Many of us find ourselves mindlessly scrolling social media during the day.
But while this may be harmless for most, according to researchers from the University of North Carolina, habitual checking of sites like Instagram and TikTok may have long-standing consequences on the brains of teenagers.
"The findings suggest that children who grow up checking social media more often are becoming hypersensitive to feedback from their peers," said professor Eva Telzer.
For the study, the team tracked over 160 students from public middle schools in rural North Carolina and their social media use over three years.
Participants underwent yearly brain imaging sessions while completing a task. The sessions measured brain activity when anticipating social feedback from peers.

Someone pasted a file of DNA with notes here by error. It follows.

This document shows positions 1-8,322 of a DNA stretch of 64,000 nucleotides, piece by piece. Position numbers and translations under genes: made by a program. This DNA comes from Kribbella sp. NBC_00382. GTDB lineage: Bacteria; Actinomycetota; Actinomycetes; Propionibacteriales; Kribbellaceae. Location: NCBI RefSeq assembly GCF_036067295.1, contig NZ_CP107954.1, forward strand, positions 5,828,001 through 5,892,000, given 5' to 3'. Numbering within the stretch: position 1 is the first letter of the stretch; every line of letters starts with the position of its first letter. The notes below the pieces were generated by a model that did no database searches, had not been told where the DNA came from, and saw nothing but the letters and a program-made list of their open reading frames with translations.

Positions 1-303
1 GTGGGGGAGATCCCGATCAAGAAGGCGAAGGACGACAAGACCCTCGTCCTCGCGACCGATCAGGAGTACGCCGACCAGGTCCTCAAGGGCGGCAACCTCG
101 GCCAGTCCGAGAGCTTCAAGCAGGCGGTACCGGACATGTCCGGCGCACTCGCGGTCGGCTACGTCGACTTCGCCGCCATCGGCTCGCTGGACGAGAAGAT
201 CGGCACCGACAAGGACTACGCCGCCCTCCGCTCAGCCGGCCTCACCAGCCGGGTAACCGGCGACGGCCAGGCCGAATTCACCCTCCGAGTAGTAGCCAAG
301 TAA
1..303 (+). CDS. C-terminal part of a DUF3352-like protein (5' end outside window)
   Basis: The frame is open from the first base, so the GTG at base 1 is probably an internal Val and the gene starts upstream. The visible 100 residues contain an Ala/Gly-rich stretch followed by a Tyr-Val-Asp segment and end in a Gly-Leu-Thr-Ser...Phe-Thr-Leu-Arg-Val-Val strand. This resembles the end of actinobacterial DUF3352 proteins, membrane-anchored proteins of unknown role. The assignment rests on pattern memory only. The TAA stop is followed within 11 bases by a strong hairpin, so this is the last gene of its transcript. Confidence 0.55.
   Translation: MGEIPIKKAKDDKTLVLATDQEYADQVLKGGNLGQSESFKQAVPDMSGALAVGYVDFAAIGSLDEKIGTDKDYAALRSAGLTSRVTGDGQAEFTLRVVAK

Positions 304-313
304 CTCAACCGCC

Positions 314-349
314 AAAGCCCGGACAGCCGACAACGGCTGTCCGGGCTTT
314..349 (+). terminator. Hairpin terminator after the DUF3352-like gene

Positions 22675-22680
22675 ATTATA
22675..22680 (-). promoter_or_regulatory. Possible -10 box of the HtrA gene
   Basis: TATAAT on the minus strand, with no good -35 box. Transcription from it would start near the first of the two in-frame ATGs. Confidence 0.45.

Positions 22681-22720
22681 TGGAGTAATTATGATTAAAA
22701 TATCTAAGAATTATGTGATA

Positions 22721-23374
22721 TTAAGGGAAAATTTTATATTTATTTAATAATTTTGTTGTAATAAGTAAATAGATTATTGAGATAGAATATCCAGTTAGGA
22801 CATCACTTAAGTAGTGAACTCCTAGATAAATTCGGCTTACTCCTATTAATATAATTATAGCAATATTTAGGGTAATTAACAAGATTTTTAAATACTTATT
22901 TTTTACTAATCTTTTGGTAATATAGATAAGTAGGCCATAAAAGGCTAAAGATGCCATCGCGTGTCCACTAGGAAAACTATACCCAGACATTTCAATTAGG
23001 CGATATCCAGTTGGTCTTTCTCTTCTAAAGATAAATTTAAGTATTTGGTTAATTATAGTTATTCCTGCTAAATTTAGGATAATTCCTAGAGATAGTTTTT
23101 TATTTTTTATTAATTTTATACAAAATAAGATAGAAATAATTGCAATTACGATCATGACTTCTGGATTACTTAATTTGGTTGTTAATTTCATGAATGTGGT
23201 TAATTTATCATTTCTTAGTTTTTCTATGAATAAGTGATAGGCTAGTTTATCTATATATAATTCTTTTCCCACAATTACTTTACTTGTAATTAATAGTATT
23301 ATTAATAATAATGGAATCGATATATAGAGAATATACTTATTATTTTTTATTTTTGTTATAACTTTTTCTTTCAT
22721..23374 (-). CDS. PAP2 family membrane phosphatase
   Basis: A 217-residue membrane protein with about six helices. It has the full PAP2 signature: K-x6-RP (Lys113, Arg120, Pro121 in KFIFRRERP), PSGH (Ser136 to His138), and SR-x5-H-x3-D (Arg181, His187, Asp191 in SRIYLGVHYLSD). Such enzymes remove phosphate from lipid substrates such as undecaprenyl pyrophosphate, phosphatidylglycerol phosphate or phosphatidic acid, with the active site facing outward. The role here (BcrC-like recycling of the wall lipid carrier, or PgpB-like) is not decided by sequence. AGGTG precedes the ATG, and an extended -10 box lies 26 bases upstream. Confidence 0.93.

They found that checking social media repeatedly among young teens ages 12 to 13 may be associated with changes in how their brains develop over a three-year period.
Specifically, the brains of adolescents who checked social media often - more than 15 times per day - became more sensitive to social feedback.
"Most adolescents begin using technology and social media at one of the most important periods for brain development during our lifetime," said co-author Mitch Prinstein. "Our research demonstrates that checking behaviours on social media could have long-standing and important consequences for adolescents' neural development, which is critical for parents and policy-makers to consider when understanding the benefits and potential harms associated with teen technology use."
Full study results have been published in JAMA Pediatrics.